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Apple makes good on CEO's promise to expand iPhone 5's 4G carriers

Gregg Keizer | Jan. 29, 2013
Apple today released iOS 6.1, the first major update for the mobile operating system since its September 2012 launch, patching 27 security vulnerabilities and adding 36 LTE carriers to the iPhone 5's support list.

iOS 6.1 patches more than two-dozen security vulnerabilities and adds three-dozen LTE carriers to the supported list for the iPhone 5. Apple today released iOS 6.1, the first major update for the mobile operating system since its September 2012 launch, patching 27 security vulnerabilities and adding three dozen LTE carriers to the iPhone 5's support list.

At the top of Apple's list of improvements was an expansion of the LTE networks compatible with the iPhone 5, a move announced last week by CEO Tim Cook during a quarterly earnings call with Wall Street analysts.

"Next week, we are adding 36 more carriers for LTE support," Cook said Jan. 23. "And these carriers will be in countries that were currently not supporting LTE."

Among the iPhone 5 markets where customers now can connect to an LTE carrier are Denmark, Finland, Greece, Italy, Kuwait, Saudi Arabia, Switzerland and South Africa.

iOS 6.1 also added carriers in countries already served by LTE. In the U.S., for example, the update expanded the list from AT&T, Sprint and Verizon to add Alaska Communications, Bluegrass Cellular and Pioneer Cellular.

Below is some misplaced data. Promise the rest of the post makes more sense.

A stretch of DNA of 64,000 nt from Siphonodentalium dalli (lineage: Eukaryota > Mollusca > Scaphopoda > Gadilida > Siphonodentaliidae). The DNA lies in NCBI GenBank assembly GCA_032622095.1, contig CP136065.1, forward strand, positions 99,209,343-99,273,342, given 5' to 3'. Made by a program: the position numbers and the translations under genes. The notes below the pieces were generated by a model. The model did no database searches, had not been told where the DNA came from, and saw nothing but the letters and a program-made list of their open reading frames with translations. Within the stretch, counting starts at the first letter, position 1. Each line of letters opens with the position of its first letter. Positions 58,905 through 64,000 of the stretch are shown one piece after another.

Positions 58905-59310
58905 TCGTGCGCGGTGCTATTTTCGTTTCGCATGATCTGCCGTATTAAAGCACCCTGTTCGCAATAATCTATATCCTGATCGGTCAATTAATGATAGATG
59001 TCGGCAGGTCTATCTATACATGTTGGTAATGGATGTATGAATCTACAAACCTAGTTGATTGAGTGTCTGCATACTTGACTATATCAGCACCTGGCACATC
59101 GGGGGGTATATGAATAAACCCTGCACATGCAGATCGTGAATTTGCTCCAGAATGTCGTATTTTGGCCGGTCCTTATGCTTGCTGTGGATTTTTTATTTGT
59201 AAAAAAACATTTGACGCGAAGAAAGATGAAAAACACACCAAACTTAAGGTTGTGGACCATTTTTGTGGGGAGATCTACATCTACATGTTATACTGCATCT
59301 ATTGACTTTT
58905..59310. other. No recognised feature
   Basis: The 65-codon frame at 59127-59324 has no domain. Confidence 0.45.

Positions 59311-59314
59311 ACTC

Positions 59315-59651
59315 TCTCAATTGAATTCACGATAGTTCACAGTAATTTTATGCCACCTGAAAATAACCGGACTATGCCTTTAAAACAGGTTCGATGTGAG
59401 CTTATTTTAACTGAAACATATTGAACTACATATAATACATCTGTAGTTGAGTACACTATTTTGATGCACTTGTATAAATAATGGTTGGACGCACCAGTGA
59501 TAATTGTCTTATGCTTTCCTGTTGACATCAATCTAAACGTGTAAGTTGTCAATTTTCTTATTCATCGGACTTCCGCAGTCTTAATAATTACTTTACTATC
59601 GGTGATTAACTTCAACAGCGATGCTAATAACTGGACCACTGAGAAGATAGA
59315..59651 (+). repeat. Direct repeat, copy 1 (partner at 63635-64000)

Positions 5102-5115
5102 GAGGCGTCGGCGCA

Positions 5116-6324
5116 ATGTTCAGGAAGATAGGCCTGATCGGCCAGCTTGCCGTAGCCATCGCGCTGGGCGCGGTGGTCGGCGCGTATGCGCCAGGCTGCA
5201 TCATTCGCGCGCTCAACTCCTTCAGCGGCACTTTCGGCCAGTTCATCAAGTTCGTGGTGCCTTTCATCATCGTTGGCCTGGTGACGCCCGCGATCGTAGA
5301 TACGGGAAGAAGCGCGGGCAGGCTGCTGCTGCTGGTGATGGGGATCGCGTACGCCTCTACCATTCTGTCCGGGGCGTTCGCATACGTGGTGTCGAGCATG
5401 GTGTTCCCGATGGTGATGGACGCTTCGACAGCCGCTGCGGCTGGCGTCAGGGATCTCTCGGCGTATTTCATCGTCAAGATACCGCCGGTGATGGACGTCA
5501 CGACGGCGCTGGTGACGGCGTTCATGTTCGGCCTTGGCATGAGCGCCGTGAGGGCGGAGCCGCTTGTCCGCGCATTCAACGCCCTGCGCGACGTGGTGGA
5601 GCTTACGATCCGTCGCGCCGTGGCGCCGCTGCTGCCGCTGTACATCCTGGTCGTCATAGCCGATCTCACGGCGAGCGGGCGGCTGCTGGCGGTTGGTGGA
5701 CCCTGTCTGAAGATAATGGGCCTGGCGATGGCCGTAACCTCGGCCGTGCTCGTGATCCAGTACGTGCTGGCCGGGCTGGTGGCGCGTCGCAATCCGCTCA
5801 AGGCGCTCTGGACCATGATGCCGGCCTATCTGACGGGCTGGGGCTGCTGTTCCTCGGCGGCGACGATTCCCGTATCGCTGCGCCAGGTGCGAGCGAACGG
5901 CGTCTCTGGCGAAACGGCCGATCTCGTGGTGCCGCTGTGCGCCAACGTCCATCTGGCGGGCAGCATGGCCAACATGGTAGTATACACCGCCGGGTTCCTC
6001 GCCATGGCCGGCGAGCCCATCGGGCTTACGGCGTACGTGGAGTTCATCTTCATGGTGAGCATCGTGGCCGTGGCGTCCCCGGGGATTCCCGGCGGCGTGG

A complete list of all iOS 6.1-supported LTE carriers can be found on Apple's website.

Other enhancements in iOS 6.1, according to Apple's typically terse note, included Fandango movie ticket purchases using Siri (U.S. only) and individual track downloads from iCloud for iTunes Match subscribers.

iTunes Match is the $25-per-year service launched in November 2011 that acts like a music storage locker in the sky, storing tracks purchased via iTunes or ripped from CDs in iCloud, then making the library available on all of a user's iOS, OS X and Windows devices.

Prior to today's update, iTunes Match automatically downloaded all tracks in an album, making it difficult to grab just a single tune to place, say, on a storage space-strapped iPhone.

iOS 6.1 also included patches for 27 security vulnerabilities, most of them labeled with the phrase "arbitrary code execution," Apple's way of saying they are critical.

Of the 27 total, 22 were in WebKit, the browser engine that powers Safari in iOS and OS X, as well as Google's Chrome. Not surprisingly, most were reported to the WebKit open-source project, and from that to Apple, by Google security engineers.

Eleven of the WebKit bugs were uncovered by the prolific Abhishek Arya, a Google engineer who goes by the nickname "Inferno."

The update also revoked several digital certificates improperly issued in mid-2011 by TurkTrust, a Turkish "certificate authority," or CA. While Google, Microsoft and Mozilla had previously revoked those same certificates, this was Apple's first move. It has yet to update Safari for OS X to do the same.

 

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